Home Secretary Theresa May said the forthcoming Immigration Bill will contain plans to allow the deportation of suspected foreign criminals if they are not at risk of harm. Appeals will then be heard while they are out of the country.
The move is part of Mrs May's plans to slash the number deportation appeals by half, by ending the abuse of Article 8 of the European Convention on Human Rights (ECHR) - the right to respect for private and family life.
The Home Secretary said the party's position on the ECHR was clear - the Conservatives will leave the convention if that is what it takes to "fix our human rights laws".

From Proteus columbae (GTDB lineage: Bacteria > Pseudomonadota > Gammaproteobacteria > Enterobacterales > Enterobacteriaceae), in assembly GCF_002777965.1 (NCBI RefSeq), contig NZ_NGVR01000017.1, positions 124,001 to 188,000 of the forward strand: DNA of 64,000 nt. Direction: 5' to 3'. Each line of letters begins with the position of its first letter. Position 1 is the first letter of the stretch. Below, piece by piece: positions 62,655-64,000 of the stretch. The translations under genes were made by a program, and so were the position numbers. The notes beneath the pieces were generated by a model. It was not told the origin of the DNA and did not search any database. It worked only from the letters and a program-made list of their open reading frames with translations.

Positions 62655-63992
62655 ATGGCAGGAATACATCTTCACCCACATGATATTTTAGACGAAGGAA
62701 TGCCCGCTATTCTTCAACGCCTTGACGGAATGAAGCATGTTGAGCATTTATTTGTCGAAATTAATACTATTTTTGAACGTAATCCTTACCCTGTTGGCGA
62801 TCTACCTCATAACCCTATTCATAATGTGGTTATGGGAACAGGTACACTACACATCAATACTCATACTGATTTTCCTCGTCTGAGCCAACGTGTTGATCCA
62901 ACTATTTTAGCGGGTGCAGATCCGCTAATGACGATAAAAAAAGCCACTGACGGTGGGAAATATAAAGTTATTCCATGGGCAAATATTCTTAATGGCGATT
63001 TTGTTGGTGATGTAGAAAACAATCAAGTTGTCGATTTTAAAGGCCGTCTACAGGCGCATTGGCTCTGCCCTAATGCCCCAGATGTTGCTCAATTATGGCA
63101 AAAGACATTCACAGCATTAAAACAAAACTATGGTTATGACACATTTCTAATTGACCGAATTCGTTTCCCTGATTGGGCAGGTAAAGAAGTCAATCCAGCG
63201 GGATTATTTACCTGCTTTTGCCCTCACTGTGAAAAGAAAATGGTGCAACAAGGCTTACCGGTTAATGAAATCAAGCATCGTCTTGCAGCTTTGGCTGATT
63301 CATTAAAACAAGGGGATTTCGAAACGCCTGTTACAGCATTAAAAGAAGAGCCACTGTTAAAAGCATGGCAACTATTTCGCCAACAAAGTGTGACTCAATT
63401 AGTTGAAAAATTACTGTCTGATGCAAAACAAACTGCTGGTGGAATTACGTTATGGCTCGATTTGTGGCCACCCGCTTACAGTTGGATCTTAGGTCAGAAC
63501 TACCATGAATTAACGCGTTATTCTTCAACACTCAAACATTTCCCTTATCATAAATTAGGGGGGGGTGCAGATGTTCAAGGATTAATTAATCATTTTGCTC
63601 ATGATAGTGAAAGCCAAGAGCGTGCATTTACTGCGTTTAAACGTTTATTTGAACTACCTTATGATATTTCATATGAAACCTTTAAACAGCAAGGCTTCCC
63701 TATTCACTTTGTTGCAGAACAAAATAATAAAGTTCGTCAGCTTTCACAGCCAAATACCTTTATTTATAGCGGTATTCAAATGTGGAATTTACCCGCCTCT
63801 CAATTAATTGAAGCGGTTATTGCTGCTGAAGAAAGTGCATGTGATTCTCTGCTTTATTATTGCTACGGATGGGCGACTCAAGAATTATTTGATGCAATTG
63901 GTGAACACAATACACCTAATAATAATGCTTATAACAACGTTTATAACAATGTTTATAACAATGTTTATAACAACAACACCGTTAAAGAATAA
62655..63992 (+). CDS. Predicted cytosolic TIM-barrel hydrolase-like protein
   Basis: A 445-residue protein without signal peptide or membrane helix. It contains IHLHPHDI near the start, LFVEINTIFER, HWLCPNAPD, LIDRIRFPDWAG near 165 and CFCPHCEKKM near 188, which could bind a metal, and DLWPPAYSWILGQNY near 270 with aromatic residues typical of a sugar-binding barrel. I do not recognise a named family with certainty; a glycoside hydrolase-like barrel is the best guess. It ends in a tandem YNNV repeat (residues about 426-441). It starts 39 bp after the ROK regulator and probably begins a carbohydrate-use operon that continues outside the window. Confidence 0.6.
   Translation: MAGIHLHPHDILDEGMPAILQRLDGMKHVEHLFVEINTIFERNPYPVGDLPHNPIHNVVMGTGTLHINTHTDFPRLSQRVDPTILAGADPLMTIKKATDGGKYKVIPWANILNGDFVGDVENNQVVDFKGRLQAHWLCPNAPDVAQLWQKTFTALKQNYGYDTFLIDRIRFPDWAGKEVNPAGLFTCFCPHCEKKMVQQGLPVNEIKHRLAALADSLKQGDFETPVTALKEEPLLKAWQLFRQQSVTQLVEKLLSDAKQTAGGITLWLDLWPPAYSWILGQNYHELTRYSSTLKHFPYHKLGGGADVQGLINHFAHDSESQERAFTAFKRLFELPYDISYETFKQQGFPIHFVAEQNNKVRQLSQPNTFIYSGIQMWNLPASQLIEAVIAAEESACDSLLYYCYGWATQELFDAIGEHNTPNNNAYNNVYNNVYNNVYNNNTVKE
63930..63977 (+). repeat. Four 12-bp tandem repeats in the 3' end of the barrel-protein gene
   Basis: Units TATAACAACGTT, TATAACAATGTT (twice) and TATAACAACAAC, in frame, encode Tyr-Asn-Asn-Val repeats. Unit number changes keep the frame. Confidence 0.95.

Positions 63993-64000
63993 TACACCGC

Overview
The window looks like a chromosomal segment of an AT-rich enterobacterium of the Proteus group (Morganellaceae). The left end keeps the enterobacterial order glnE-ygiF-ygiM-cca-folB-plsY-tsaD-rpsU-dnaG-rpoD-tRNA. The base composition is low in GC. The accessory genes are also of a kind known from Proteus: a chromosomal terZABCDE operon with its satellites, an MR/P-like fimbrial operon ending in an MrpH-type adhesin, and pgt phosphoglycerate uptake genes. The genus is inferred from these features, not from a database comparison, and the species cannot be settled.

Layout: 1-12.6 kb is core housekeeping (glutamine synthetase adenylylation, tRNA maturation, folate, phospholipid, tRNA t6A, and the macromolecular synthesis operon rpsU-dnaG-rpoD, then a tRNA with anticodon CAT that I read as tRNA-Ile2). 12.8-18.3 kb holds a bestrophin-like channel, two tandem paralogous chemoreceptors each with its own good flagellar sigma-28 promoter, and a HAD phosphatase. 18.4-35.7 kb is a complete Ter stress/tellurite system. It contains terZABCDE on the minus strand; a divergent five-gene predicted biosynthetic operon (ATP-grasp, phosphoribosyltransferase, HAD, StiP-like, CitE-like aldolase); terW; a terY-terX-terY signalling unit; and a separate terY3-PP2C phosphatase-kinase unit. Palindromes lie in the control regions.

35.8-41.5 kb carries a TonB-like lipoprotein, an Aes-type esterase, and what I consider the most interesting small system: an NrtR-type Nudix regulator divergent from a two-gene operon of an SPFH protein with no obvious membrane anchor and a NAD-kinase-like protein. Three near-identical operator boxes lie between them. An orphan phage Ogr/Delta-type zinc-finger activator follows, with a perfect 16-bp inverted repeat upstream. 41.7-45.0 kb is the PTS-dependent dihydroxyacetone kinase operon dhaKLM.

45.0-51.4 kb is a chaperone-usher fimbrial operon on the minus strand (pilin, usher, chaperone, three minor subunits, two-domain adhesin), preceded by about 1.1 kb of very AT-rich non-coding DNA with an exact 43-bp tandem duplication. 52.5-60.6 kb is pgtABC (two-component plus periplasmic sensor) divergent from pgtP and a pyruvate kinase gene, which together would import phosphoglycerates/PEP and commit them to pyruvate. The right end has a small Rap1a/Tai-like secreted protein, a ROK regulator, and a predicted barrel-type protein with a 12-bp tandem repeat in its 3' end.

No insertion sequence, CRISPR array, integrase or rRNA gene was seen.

And a commitment to scrap the British Human Rights Act will be in the Tories' 2015 General Election manifesto, she said.
Mrs May told the Tory Party conference in Manchester: "The Immigration Bill will make it easier to get rid of people with no right to be here.
"First, we are going to cut the number of appeal rights. At the moment the system is like a never-ending game of snakes and ladders with almost 70,000 appeals heard every year.
"The winners - foreign criminals and immigration lawyers, while the losers are the victims of these crimes and the public.
"So we're going to cut the number of appeal rights from 17 to four."